I write this as I wait to meet a friend. I was expecting them 10 minutes ago and they’ve just called to say they’ll be here in half an hour. Despite reassuring them that it’s not a problem - because really, it isn’t a problem - I confess I initially felt twinges of impatience. I wanted them to get here quickly so that we could get on with our plans for the day. Will this 40-minute delay actually make any difference to our enjoyment of the rest of the day? No. So why did it seem to matter?
Although I was often told that “patience is a virtue,” I have struggled with impatience for most of my life. I used to be perpetually in a rush, wanting to do everything faster and more efficiently. I was always trying to save time. But a while ago I started to question why this was. What was I racing toward or away from?
One answer was that I felt like I could only relax and rest once all the “things” were done. This applied to the little things, like cleaning, as well as the bigger things, like completing my Yoga Teacher Training. Of course, this is a flawed notion as there is never a time when all the “things” are done. There’s always another task or goal or project. If I were to wait until everything was done, I’d never let myself relax. Ever. Realizing this was something of a breakthrough. It helped me to stop racing impatiently to get everything done. Gradually, I learned to let myself relax despite my incomplete to-do list.
What also made a huge difference was a yoga class I went to, where my wonderful teacher used the theme of patience. She led us in longer holds of postures and a more gradual build-up to the “full” posture than we were used to. She encouraged us just to notice when impatience arose, and observe it without judgment. (Read here for how practicing yoga in the dark can help you overcome judgment during your practice.)
I realized how often my mind was racing ahead, anxious to get through it. I wanted to get straight to the “real” posture, and then once I was in it, I was wondering what we’d do next.
My teacher spoke about how impatience tends to arise for three reasons:
- We are experiencing discomfort, so we become anxious to get out of what’s happening and on to something we hope will be more pleasurable.
- We feel bored and our minds seek more stimulation and distraction.
- Our minds are moving faster than our environment. We want the world to hurry up and keep up with the speed of our mental chatter.
All of these resonated with me. I knew if I was feeling this impatient practicing yoga, something I love, then impatience must be featuring heavily in the rest of my life, too.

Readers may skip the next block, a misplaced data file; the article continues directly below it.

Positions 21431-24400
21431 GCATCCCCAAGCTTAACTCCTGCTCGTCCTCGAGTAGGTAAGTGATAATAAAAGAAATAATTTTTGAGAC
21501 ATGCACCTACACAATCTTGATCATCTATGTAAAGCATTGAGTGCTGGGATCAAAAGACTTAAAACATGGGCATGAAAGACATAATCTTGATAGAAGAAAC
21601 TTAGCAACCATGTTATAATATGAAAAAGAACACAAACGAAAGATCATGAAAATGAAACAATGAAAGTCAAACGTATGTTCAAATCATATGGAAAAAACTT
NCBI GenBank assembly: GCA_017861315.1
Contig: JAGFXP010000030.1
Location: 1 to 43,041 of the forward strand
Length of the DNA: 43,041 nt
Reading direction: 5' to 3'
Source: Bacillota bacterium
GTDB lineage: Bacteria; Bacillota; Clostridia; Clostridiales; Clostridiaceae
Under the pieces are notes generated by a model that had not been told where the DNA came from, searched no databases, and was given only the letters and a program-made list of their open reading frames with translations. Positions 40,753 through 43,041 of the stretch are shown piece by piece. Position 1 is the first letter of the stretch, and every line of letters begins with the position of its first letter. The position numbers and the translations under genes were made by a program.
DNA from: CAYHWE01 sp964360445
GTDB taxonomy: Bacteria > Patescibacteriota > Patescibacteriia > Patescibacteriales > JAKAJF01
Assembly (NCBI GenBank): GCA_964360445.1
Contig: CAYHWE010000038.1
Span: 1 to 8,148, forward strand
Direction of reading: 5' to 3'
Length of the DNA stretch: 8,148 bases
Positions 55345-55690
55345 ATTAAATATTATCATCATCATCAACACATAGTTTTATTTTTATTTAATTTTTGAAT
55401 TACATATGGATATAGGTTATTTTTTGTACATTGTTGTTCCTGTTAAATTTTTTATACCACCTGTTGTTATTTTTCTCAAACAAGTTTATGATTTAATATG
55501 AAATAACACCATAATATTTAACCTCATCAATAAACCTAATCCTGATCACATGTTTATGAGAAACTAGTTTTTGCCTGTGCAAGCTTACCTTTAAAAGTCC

But what’s the problem with impatience? Why is it that patience, and not impatience, is the virtue?
Impatience, by its very nature, means a lack of acceptance of the present moment. When we race ahead to the next thing, we stop appreciating all of the beautiful things that are happening right now. And we forget that, in fact, the present moment is all we ever have. Impatience stops us from enjoying that moment. (Learn more about staying present here.)
By practicing patience, we become calmer as we drop into whatever is happening. We cultivate greater awareness of and gratitude for the present. And we let go of our desire to control the pace of everything, surrendering to the possibility that things are unfolding exactly as they should be.
Patience also helps us to approach ourselves and others with more compassion. For example, at times we might feel impatient with ourselves for feeling down. We may wish we would just snap out of it. If, instead, we observe the feeling without judgment and give ourselves the time we need, our approach is gentler and far more likely to bring about positive change. We can apply the same patience and compassion in our approach to others. We meet them where they are and allow them the time they need, rather than insisting that our minds should set the pace.
In the case of waiting for my friend, I could easily have “wished away” the half hour, anxious for them to get here and feeling that my time had been wasted. By the time they got here, I’d have been stressed and even irritated. But, instead, I recognized that it was my time regardless of whether they were here or not. And I could wish it away or I could slow down, take a deep breath and consider what actually I wanted to do with this precious gift of time I was not expecting to have. As a result, I’ve enjoyed the opportunity to sit and think and write. It wasn’t my plan for this morning, but it might just have worked out even better. When they arrive, I’ll be genuinely happy to see them, and feeling calm and collected.